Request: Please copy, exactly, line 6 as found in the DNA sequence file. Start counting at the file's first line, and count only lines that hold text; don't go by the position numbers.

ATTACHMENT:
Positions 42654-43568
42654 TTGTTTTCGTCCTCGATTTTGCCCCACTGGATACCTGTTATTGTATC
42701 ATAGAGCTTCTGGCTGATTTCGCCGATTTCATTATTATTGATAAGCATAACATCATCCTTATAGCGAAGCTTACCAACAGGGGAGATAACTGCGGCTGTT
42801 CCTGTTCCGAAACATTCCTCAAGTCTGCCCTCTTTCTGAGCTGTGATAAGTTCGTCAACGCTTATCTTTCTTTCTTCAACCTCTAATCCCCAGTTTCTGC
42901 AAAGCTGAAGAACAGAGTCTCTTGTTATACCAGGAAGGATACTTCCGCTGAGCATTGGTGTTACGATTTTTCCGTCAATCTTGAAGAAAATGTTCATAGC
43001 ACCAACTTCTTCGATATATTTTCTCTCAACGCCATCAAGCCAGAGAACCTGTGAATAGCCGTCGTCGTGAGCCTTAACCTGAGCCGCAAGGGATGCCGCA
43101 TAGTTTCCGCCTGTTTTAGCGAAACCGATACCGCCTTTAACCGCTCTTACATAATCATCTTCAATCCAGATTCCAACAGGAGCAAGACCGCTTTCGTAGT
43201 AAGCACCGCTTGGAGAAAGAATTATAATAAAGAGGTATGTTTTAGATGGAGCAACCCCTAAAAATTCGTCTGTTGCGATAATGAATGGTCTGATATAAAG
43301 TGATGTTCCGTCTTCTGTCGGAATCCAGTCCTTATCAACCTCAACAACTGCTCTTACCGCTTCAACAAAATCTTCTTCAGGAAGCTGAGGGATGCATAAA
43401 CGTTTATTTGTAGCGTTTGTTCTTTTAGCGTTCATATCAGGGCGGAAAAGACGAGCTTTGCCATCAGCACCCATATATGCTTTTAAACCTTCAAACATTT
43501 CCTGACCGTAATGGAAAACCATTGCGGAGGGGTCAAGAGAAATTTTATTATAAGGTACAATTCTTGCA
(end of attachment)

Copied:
43001 ACCAACTTCTTCGATATATTTTCTCTCAACGCCATCAAGCCAGAGAACCTGTGAATAGCCGTCGTCGTGAGCCTTAACCTGAGCCGCAAGGGATGCCGCA